The descriptions of the productions of the earth and water, which this volume will contain, may be equally pleasing and useful to the speculatist with any other natural history; and the accounts of various manufactures will constitute no contemptible body of experimental philosophy. The descriptions of ports and cities may instruct the geographer as well as if they were found in books appropriated only to his own science; and the doctrines of funds, insurances, currency, monopolies, exchanges, and duties, is so necessary to the politician, that without it he can be of no use either in the council or the senate, nor can speak or think justly either on war or trade.

We therefore hope that we shall not repent the labour of compiling this work; nor flatter ourselves unreasonably, in predicting a favourable reception to a book which no condition of life can render useless, which may contribute to the advantage of all that make or receive laws, of all that buy or sell, of all that wish to keep or improve their possessions, of all that desire to be rich, and all that desire to be wise,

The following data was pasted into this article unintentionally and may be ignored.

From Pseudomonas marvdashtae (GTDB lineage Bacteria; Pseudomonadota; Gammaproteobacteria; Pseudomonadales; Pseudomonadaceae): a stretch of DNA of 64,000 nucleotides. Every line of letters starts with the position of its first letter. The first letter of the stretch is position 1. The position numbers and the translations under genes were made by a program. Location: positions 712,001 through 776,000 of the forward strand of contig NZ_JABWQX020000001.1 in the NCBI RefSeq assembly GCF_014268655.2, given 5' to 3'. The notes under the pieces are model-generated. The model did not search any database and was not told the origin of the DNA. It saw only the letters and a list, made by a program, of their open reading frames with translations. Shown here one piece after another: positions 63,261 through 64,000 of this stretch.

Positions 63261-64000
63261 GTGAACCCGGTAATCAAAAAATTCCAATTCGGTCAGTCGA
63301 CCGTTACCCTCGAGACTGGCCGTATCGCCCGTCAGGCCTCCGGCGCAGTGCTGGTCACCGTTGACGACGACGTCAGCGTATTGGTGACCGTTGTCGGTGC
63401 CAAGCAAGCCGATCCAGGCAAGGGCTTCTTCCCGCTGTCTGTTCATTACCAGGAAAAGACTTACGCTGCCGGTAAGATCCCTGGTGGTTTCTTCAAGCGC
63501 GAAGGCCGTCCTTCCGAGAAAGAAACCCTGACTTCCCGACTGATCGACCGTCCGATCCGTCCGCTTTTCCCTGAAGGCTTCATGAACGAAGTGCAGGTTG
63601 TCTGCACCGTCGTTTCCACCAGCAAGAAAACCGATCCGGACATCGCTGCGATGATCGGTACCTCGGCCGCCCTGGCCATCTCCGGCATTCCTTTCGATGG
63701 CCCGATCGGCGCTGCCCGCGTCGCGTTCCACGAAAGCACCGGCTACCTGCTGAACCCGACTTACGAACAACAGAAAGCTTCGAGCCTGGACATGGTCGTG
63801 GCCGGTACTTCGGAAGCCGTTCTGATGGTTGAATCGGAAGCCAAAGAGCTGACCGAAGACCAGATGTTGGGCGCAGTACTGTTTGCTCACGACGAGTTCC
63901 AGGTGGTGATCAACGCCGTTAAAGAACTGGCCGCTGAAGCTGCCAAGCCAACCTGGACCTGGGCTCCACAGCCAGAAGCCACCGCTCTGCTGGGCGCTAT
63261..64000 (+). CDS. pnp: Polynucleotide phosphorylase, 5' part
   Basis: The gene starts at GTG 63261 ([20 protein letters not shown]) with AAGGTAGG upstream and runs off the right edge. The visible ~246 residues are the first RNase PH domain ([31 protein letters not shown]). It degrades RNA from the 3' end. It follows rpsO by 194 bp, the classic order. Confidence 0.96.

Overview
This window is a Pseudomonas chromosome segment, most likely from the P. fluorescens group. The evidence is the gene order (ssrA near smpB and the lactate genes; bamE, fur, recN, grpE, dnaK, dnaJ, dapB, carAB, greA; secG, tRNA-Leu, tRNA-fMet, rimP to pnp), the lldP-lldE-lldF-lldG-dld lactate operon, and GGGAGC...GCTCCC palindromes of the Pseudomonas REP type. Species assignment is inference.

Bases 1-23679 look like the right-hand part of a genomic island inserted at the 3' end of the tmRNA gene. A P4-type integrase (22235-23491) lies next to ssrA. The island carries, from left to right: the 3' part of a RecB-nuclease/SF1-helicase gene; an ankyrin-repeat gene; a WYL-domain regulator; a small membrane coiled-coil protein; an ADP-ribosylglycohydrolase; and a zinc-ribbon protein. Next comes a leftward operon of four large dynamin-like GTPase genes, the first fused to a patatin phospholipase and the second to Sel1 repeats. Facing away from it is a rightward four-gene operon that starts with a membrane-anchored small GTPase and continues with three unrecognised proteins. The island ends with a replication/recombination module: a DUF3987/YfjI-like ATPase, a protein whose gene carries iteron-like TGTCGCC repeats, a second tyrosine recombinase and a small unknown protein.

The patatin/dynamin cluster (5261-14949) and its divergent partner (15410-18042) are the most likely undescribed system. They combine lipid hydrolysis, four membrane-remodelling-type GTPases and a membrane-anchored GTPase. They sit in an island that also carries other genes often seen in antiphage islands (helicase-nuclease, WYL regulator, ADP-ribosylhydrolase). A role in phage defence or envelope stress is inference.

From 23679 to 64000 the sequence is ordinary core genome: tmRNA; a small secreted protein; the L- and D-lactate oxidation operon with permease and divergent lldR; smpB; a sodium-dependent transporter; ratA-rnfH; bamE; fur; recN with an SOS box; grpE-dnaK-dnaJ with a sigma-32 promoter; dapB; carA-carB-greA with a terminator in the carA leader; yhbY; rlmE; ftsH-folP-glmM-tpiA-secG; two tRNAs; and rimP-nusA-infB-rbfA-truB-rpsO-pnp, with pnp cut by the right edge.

OP

FATHER LOBO'S VOYAGE

TO ABYSSINIA*.

THE following relation is so curious and entertaining, and the dissertations that accompany it so judicious and instructive, that the translator is confident his attempt stands in need of no apology, whatever censures may fall on the performance.

The Portuguese traveller, contrary to the general vein of his countrymen, has amused his reader with no romantic absurdities or incredible fictions: whatever he relates, whether true or not, is at least probable; and he who tells nothing exceeding the bounds of probability, has a right to demand that they should believe him who cannot contradict him.